I hope life is well with you. I wanted to give you some info you'll need to make this a TEEEERRRIIFFFICCC semester!!
1. Read -- you DO have time. Choose it!
2. Write -- your story is important!
3. Observe -- what's going on around you? in the state? in the nation? in the world? (dare I say, in the cafeteria???!!!!)
4. Laugh -- it's the best medicine!
5. Delve -- find your passion & figure out how to pursue it.
6. List -- lists can save you with homework, a job, your parents, and your sanity!
7. Create -- don't just listen to music; make it. don't just watch videos; shoot them. don't just play video games; make your own.
8. Support -- your parents & family, your friends, your own learning, your teachers.
9. Identify -- your strengths, your learning style, your joy
10. Plan -- your schedule for studying and for the best shot at a wonderful career.
11. Produce -- your best work; don't settle for a "passing" grade. Demand that you LEARN!!
12. Choose -- to look at the good things in your life.
13. Discuss -- let me know if you're having trouble in class so I can help you. That's why they pay me the big bucks! (jk -- I don't really get paid much! haha)
Here's to a SPECTACULAR semester! I'm so glad you're here!!
Oh, here's your syllabus:
Essential Question: Who am I as a world citizen?
Welcome to a new semester and a new adventure! English II focuses on literature by, and about, people of diverse backgrounds, stresses themes of cultural and linguistic diversity, and develops critical thinking skills through class discussions and oral and written presentations. Writing is emphasized in this class for your own enjoyment and success in future classes. The overriding theme of this class is: How will a study of World Literature help me live in a “Flat” World? (Thanks to Tom Friedman).
Please bring the following materials:
J 1 marbled composition book (100 pages)
J 3-ring binder with 5 dividers & loose-leaf notebook paper
J Writing utensils (pencil/pens); highlighters & colored pencils
J 2 glue sticks
J Post-it notes
J a FLASHDRIVE is recommended, but not required (an inexpensive one, please!)
J box of Kleenex
BEHAVIOR & CONDUCT
**All WLHS rules can be found in your student handbook. Please pay close attention to the dress code and appropriate use of cell phones. Misbehaving in this class not only disturbs your own learning but that of classmates as well and will not be tolerated. Bathroom passes for the semester are issued the first day.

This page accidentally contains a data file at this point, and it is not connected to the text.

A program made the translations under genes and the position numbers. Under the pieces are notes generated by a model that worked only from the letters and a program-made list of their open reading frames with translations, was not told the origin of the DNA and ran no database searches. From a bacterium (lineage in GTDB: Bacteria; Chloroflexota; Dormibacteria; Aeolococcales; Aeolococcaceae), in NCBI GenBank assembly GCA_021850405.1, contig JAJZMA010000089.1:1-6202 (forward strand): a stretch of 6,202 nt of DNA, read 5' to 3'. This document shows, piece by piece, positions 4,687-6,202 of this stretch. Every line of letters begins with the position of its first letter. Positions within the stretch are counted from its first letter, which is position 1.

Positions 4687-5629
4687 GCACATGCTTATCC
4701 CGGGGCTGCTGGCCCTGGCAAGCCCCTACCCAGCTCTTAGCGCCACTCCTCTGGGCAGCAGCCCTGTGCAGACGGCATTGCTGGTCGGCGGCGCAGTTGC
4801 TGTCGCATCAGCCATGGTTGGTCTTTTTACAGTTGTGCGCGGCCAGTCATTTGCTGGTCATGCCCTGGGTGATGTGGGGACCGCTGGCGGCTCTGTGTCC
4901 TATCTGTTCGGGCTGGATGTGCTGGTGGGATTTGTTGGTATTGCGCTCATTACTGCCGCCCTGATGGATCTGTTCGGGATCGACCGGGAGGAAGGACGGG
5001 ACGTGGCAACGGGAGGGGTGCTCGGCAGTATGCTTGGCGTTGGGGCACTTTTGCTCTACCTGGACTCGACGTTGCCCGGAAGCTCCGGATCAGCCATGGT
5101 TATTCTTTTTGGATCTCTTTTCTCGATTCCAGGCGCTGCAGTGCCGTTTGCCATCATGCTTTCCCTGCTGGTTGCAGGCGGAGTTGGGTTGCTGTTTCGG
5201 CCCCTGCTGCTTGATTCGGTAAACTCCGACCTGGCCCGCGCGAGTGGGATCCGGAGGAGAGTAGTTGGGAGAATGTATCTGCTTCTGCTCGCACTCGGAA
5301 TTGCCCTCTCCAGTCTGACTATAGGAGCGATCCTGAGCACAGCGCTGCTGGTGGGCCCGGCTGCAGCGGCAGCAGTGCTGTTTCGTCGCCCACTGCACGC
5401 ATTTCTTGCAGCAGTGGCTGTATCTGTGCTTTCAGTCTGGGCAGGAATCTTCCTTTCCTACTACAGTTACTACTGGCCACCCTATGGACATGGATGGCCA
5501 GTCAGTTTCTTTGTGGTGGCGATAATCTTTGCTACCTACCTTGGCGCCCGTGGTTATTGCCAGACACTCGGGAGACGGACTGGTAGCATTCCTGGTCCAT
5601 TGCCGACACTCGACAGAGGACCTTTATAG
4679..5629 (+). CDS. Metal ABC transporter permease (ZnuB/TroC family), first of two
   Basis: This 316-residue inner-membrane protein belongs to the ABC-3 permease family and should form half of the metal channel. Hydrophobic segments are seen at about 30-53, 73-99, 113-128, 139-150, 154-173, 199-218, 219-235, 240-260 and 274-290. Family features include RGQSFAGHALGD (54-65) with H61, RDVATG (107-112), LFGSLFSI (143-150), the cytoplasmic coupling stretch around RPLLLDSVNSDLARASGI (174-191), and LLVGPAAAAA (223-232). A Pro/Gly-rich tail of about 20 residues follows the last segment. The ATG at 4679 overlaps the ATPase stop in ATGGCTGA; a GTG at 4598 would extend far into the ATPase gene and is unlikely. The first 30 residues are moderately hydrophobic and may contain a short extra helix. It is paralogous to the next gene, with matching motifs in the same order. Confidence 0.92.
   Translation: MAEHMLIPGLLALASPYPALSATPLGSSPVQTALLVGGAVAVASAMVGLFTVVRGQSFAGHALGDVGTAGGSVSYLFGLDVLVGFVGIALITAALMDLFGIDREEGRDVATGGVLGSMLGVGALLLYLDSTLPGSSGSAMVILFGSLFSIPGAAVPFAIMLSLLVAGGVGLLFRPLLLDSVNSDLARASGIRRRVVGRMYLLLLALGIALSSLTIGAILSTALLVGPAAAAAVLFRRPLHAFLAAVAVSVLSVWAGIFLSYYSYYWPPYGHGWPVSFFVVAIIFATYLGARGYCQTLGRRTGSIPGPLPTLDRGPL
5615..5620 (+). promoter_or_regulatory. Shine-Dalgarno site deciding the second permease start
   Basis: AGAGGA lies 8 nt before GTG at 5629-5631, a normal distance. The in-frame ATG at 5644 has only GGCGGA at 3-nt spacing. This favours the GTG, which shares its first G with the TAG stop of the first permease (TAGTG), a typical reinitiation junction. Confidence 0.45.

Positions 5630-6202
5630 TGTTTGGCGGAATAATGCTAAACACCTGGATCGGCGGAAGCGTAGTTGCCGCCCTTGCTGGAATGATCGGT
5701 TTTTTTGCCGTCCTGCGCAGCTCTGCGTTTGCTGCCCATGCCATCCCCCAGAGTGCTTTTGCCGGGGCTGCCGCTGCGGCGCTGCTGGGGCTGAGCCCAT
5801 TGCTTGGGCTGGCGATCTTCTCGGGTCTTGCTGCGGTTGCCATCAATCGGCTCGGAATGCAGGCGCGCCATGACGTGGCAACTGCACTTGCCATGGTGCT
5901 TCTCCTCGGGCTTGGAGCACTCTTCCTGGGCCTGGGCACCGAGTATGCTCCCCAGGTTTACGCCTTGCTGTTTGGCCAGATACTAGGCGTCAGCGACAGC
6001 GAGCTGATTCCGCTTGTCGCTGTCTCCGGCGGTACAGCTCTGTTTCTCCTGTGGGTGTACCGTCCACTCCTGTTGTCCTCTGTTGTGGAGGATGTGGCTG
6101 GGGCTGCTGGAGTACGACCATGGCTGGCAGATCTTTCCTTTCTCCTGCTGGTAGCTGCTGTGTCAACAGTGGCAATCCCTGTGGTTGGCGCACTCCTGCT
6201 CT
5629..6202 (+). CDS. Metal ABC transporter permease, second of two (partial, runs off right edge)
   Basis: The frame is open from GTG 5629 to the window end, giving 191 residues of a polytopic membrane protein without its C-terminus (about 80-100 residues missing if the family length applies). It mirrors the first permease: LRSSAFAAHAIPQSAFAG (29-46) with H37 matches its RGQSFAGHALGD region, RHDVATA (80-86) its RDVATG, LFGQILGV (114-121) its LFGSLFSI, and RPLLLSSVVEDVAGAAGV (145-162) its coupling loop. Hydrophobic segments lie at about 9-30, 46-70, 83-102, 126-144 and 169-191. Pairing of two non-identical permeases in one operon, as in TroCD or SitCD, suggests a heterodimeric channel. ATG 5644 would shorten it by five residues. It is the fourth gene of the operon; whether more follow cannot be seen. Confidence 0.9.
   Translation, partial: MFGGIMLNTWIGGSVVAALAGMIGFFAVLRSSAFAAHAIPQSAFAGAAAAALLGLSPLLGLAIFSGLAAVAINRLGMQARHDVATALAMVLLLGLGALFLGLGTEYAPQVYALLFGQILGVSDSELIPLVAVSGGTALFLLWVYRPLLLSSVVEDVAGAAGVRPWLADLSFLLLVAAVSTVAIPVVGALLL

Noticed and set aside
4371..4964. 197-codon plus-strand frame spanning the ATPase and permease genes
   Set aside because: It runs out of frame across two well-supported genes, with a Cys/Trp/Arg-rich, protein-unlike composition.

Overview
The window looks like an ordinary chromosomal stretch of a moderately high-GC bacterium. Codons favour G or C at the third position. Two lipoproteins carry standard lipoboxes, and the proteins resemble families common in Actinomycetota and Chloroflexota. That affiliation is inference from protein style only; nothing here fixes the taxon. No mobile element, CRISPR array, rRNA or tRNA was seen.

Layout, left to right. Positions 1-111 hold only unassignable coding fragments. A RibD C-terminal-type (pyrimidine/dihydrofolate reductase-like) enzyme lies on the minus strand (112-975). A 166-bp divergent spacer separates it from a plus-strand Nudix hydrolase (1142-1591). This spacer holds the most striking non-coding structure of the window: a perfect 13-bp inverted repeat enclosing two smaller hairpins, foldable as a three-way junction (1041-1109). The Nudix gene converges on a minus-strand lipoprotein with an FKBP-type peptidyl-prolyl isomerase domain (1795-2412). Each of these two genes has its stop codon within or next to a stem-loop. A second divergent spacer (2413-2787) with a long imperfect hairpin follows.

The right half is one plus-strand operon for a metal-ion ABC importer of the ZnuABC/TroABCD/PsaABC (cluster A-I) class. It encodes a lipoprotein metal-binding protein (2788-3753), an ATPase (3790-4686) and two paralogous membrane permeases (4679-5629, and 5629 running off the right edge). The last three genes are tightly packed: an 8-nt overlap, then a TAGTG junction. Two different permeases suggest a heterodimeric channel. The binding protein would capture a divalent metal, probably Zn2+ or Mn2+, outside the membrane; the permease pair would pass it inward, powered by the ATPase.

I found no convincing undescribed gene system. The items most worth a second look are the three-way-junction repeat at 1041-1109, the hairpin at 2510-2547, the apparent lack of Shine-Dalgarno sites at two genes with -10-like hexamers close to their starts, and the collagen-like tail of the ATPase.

**We read the world in 10th grade! The short stories, novels, plays, and essays are diverse in regard to authors and the world events they portray. We will spend a lot of time with technology, especially blogging and Google Docs. Each student should also be prepared to read a minimum of 750 pages this semester—beyond what I assign. Will you join the 5,000 pages club??? Please come with an open mind!
**A new program Ms. Riley and I have developed for this semester involves Family Literacy Nights (one at the end of February and one at the end of May). Participating in the activities will showcase your reading and writing through the weeks of class. We want all your parents, guardians, and family members to attend.
**Grades are weighted as follows (per WLHS Grading Practice 2013)
Class work/Quizzes/Homework 25%
/ Tests/ Papers/Projects 75% Reading
**Papers, projects, and other major assignments must be turned in on or before the specified date for full credit (we will usually decide on these due dates together). If you are absent, your parent must contact me before 3:15 THAT DAY. It is only on this condition that I will accept late papers with no penalty; otherwise, I will deduct 10 points for each day your work is late.
An English class is a big deal. I expect all students to show curiosity about the world and be able to complete assignments with more independence. I expect you to think critically and be able to articulate that through class discussions and written compositions. We will work hard in this class to read and write something important every day, for access to words is one of the first freedoms taken away when humans have been enslaved or have been subject to totalitarian regimes. This understanding—and what to do about it-- is one of the most important ones that I hope you take away from this semester. I have high expectations of you—both as students and as individuals. You should have these same expectations for me as your teacher, so please feel free to tell me if you think something is not going right.